Buying Video Games

Buying Video Games



Buying Video Games for a​ Gaming Tot
A Quick How To
Visit any video game outlet and you're bound to​ get overwhelmed by the​ hundreds of​ choices available - especially if​ you're new to​ gaming .​
Interestingly,​ children and teens seem to​ know their way around these places as​ if​ they were their second home .​
But for the​ adult,​ the​ typical video store looks like some sort of​ color paint explosion and sooner or​ later,​ all the​ games start to​ look the​ same .​
This guide is​ for the​ adult who's buying a​ game for a​ younger person perhaps as​ a​ birthday gift or​ as​ a​ bribe .​
Whatever the​ reason,​ you're going to​ appreciate the​ following tips.
1 .​
Research this strange phenomenon before setting foot inside a​ video store .​
There's plenty of​ information available about video games online,​ so to​ reduce frustration offline,​ fire up your web browser and do a​ little homework .​
Visit the​ website of​ the​ gaming outlet nearest you and then look for a​ link to​ the​ games section of​ the​ system that your youngster plays .​
Here's a​ helpful chart to​ explain what all those strange letters mean.
Wii = Nintendo's Wii System
EA Sports = Entertainment Arts System
PS3 = Playstation 3 System
XBOX 360 = Microsoft's XBOX 360 System
PC = Personal Computer
PS2 = Playstation 2 System
PSP = Playstation Portable System
DS = Nintendo's DS System
The key is​ to​ locate the​ system on​ the​ store's website first .​
The system,​ it's accessories,​ and all of​ the​ games that work on​ that system will follow .​
If not,​ you may need to​ use the​ website's internal search engine.
2 .​
After locating the​ appropriate games section for your youngster's machine,​ check out the​ ratings of​ each game and create a​ temporary shopping list of​ age appropriate material .​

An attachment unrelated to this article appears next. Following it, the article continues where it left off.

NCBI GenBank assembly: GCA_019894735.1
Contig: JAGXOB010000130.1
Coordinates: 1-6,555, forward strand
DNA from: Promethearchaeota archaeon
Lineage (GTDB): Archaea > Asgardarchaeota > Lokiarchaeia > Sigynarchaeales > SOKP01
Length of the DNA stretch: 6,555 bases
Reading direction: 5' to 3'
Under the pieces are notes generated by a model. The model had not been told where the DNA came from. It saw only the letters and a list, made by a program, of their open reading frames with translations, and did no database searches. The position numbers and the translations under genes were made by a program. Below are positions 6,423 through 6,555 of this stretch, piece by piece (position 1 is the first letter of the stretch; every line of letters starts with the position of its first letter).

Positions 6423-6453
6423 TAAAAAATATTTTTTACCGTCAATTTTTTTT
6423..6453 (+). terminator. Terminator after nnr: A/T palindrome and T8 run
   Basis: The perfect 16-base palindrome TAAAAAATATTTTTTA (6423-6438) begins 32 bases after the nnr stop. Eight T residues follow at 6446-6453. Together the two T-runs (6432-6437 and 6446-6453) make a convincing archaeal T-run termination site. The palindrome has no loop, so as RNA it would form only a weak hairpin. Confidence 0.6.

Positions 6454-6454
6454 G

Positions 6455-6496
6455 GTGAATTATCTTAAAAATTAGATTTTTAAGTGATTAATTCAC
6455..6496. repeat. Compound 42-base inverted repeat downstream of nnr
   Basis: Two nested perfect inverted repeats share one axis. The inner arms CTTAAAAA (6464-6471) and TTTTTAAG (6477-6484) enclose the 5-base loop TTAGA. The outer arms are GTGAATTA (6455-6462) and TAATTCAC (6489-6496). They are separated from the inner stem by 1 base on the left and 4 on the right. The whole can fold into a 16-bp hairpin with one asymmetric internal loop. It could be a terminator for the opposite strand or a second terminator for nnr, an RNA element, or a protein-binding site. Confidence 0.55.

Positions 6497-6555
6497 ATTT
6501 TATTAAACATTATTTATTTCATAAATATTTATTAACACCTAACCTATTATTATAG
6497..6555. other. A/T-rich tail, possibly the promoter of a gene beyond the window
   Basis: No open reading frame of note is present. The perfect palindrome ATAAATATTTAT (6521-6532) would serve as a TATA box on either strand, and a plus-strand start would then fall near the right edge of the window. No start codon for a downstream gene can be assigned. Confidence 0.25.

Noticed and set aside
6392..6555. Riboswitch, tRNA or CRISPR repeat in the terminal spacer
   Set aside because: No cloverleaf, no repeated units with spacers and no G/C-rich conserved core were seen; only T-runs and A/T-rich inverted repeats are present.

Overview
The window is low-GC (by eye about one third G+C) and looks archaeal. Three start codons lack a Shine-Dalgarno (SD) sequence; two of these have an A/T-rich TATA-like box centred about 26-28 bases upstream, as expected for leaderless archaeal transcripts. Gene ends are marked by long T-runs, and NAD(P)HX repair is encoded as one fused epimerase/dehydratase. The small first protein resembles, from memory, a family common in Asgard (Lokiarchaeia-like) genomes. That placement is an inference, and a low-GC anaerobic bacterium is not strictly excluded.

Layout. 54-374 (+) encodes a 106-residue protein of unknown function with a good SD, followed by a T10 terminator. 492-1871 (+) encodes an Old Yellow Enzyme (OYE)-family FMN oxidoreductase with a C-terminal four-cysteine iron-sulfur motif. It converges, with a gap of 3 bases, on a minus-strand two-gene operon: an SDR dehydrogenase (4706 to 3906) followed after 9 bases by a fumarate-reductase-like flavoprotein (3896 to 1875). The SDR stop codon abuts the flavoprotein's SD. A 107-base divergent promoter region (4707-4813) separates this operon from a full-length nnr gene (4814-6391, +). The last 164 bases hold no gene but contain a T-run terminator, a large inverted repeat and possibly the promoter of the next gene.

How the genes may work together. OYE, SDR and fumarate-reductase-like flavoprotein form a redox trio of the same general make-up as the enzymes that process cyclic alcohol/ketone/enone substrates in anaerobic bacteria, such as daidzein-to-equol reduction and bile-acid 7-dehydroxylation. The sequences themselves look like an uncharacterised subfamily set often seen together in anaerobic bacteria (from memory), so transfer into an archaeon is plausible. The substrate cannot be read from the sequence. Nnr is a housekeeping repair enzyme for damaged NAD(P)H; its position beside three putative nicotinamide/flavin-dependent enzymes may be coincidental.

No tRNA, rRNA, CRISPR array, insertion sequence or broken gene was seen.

The Entertainment Software Rating Board (ESRB) gives each game a​ rating in​ an​ effort to​ inform parents what their children are playing .​
Here's a​ handy reference to​ what the​ ratings mean:
C = Appropriate for Early childhood
E = Appropriate for Everyone
E 10+ = Appropriate for Everyone aged 10 and older
T = Appropriate for Teens
M = Appropriate for Mature Adults
3 .​
Within your temporary shopping list,​ try find a​ game that's built from the​ latest movie release .​
Little people love the​ new animated movies put out by Disney and Pixar,​ and they really enjoy re-living precious moments in​ the​ movie in​ a​ video game .​
That's why when these movies come out on​ DVD,​ their producers put a​ few games in​ the​ Special Features section of​ the​ CDs.
4 .​
If you can't find a​ game that's built from a​ movie that the​ child likes,​ try to​ find a​ game that centers around a​ popular cartoon character or​ one that attempts to​ educate.
5 .​
If you still can't find one that resembles something that you've heard this particular person rambling on​ about,​ first give yourself a​ slight slap on​ the​ hand .​
You should pay better attention .​
Then point your browser to​ the​ nearest Blockbuster or​ Hollywood Video website .​
Follow the​ same procedure outlined in​ steps 1 - 3 only this time,​ elect to​ rent 5 or​ 6 games that look appealing .​
This will give your tot a​ chance to​ play some games and select one to​ keep forever while you return the​ others.
6 .​
If on​ the​ other hand,​ you did find a​ game in​ step 3 or​ 4,​ you can either check out online,​ or​ drive up to​ the​ store and buy it​ there.
They say you can't judge a​ book by its cover,​ but the​ illustrations on​ the​ both video and pc game cases do a​ pretty good job of​ representing the​ game's content .​
So if​ you see an​ illustration of​ fighting warriors,​ chances are the​ game will be more violent than you prefer .​
If on​ the​ other hand,​ you see an​ illustration that resembles what you'd see on​ the​ cover of​ an​ interesting children's book,​ the​ game should be age appropriate.




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